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Desertification threatens Mongolia’s ancient way of life

Desertification threatens Mongolia’s ancient way of life

In southern Mongolia, where it has barely rained for three years, two nomadic herders installed a pump in a rare body of water in order to scoop up the precious liquid and bring it back to their camp.

In one of the rare oases of the Gobi Desert, these waters are a treasure that is revered daily by the Nergi animal breeder family and other nomads in the region.

On this day in early August, Narqi and his 17-year-old son cross more than 10 kilometers of yellow, barren sandy land, with majestic desolation as far as the eye can see, in order to draw water that will irrigate it. Thousands of goats, sheep and camels were thirsty.

This daily commute is a priority and an increasingly difficult task to accomplish.

Nerji explains that there is hardly enough water for the animals. For our own consumption, I have to go to the nearest village to buy water. The village is located 20 kilometers from our camp.

His name symbolizes his simple Bedouin lifestyle. Nergy literally means Without a name In Mongolian language. He has been a nomadic educator for 20 years. He inherited his grandfather’s animals.

The family earns its living by selling animal wool to make cashmere. The mature animals will then be sold to slaughterhouses. Until three years ago, annual seasonal migrations were limited to traditional family areas in southern Mongolia, near the border with China.

The shepherd is promoted among his animals.

Photography: Radio-Canada/Philippe LeBlanc

This place has seen almost no rain since 2020. So Narqi, his family and their employee have been constantly moving around for three years, searching for bodies of water and good pastures that are becoming increasingly rare.

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“We stopped here in July because it seemed suitable for the animals,” Nerji says. Normally, they try to expel us from such lands, but I paid whoever says he owns these desert lands in order to have peace.

Disagreements between nomadic breeders are more common in this country, where, even today, nearly one in three residents adopt this ancestral way of life.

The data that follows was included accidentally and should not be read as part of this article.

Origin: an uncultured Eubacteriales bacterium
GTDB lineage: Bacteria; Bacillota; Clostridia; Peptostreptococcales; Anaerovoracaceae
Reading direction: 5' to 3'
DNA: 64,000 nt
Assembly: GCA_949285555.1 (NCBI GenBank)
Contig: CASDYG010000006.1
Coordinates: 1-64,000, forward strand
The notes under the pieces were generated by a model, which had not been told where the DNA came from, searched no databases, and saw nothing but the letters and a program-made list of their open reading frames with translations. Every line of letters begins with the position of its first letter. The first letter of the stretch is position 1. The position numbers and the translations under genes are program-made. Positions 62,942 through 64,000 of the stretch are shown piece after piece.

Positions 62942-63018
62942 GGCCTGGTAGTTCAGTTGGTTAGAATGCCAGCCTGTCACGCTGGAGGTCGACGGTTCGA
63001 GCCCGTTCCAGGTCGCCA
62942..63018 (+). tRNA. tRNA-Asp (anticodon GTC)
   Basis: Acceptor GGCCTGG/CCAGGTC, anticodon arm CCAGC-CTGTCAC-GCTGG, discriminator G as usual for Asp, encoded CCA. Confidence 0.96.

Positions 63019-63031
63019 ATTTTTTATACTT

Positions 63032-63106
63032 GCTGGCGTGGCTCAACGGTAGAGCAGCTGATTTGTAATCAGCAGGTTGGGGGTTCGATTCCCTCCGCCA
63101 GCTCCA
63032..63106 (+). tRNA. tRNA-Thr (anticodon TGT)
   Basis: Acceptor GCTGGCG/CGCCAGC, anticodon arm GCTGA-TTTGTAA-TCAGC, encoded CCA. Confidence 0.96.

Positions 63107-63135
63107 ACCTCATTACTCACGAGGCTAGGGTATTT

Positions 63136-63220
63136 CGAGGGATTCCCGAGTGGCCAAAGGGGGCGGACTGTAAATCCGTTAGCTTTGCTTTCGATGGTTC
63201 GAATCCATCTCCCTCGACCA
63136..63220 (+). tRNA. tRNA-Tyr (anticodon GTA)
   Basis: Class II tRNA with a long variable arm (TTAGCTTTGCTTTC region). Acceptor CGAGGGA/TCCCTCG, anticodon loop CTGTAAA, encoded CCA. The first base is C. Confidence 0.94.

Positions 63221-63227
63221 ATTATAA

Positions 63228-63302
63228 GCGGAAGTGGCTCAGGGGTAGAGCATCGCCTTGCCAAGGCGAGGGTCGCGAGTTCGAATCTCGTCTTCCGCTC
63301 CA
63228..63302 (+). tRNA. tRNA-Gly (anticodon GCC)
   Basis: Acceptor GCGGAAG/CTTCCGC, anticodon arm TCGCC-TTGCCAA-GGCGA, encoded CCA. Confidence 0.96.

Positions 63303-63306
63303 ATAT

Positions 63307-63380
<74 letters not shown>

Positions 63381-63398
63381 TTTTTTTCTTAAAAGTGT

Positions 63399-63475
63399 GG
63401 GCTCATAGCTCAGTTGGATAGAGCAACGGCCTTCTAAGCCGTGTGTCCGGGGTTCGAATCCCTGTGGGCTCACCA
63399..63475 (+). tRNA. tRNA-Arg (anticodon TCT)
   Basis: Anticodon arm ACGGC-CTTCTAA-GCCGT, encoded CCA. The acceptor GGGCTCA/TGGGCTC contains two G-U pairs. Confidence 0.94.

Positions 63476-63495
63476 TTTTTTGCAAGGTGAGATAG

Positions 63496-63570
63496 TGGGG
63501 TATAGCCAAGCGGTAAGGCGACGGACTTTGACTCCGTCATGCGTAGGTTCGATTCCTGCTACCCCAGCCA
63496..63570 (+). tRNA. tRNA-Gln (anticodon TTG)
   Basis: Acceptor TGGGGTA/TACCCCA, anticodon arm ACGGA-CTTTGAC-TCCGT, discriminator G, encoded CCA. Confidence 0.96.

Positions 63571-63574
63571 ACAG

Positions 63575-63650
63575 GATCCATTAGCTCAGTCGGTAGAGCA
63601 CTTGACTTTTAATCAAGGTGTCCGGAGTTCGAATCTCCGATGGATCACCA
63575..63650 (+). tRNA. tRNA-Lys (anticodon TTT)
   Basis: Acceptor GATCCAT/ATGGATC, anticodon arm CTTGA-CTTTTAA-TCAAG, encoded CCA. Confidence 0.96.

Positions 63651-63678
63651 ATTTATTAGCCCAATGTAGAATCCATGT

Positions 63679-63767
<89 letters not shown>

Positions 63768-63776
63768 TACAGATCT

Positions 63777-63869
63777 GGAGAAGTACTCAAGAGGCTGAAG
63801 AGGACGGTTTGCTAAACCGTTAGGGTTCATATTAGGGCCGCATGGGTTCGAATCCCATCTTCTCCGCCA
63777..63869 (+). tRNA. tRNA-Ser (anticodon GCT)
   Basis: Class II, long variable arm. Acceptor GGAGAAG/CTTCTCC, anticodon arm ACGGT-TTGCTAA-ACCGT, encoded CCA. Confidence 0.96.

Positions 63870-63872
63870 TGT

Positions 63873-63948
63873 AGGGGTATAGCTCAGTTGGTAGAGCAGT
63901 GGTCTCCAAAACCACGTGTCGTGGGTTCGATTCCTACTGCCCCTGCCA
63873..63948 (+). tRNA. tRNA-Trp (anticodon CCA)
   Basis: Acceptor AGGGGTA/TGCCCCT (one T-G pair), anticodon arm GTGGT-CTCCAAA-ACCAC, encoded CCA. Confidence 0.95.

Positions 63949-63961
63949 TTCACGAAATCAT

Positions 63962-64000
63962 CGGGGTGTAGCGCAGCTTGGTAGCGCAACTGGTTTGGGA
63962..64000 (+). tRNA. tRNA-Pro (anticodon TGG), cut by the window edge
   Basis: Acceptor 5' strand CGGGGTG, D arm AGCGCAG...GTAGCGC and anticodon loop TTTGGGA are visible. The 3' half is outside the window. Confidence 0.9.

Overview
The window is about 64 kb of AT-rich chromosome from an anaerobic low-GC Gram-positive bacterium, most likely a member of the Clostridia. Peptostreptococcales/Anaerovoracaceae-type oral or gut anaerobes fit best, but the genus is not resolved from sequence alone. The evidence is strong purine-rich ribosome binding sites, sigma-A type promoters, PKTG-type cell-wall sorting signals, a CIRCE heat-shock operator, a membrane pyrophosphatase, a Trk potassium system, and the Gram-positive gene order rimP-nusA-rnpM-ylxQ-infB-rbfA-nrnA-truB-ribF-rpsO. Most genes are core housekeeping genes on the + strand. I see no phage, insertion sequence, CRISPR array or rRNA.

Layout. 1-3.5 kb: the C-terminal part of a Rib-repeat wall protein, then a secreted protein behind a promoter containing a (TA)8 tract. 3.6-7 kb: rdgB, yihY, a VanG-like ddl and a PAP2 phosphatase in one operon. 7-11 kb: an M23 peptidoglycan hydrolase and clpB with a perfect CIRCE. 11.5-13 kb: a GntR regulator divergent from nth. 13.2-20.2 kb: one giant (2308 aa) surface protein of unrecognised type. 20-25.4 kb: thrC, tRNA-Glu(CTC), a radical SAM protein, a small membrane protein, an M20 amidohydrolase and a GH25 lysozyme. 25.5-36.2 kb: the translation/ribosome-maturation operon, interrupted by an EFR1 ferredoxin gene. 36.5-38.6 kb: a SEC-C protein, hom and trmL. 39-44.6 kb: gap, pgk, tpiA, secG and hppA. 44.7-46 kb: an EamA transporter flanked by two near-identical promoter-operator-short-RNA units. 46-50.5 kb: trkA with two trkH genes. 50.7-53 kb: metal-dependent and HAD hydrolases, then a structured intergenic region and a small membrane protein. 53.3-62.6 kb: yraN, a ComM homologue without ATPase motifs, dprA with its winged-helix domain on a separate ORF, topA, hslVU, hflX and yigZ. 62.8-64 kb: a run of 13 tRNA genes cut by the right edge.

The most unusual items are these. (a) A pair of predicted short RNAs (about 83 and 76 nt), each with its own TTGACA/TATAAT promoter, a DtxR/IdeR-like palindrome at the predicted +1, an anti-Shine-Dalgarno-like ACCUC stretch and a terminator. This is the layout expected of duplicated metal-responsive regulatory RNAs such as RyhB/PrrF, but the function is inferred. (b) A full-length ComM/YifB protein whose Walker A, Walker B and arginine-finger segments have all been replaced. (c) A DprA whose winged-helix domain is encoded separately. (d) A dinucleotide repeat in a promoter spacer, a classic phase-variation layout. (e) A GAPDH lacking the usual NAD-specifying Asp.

Mongolia is a vast semi-arid region consisting of steppes and the Gobi Desert. The fifth largest desert on the planet is devouring more and more pastures.

Climate change and human activity

In a room decorated with satellite maps, an official from Mongolia’s National Meteorological Agency explains that desertification affects more than three-quarters of the territory (76.9%) to varying degrees. The sand encroaches on the grass and the soil becomes poor.

Climate change, as well as human activities, are to blame, says Erdnitsetseg Basandai, director of agricultural meteorology research at the National Meteorological Institute of Mongolia.

Bare mountains in the middle of the steppe.

The desert extends over the steppe in Mongolia.

Photography: Radio-Canada/Philippe LeBlanc

Annual temperature rose by more than 2 degrees in 80 years in Mongolia, summer rainfall became shorter and more intense, and winters were harsher. The so-called precipitation useful Hence it decreased by approximately 8%.

Increased mining by major international conglomerates, including Rio Tinto’s massive Oyu Tolgoi copper ore complex, and the behavior of nomadic herders, are accelerating the pace of desertification. Since 1990, animal herds have doubled, devouring more pastures and further drying up scarce water sources.

“As a Mongolian, I am very worried,” says Erdenetseg Basandai. Bedouin breeders must pursue another profession. If we look at the forecasts for 2050 and 2060, they are very pessimistic. There will not be enough pastures.

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The Mongolian Red Cross has also been leading an awareness campaign among breeders for several years and also provides scholarships so that nomads can change their habits to practice better quality and sustainable breeding.

In Mongolia now, if you have a lot of livestock, you’re rich, says Nyamkhu Cholongkhu, head of the climate change department at the Mongolian Red Cross. But if your small amount of livestock can give equal production or equivalent income, it is smart and sustainable.

Narki and his family in their camp.

Narki and his family in their camp.

Photography: Radio-Canada/Philippe LeBlanc

In the Gobi Desert, Nerji lives a life of freedom, so simple yet exhausting. He was no longer sure he wanted to pursue this, in light of this new reality.

If next year is as hard as the last few years, I’ll go to the city to try to find work.

However, he prefers to continue his nomadic life until his youngest, 10 years old, finishes university.

Desertification in Mongolia threatens an ancient way of life, and experts say it may be a precursor to the social changes and conflicts that climate change may bring elsewhere on the planet. The problem is so stark that the country will host the United Nations Conference on Desertification (COP17) in 2026.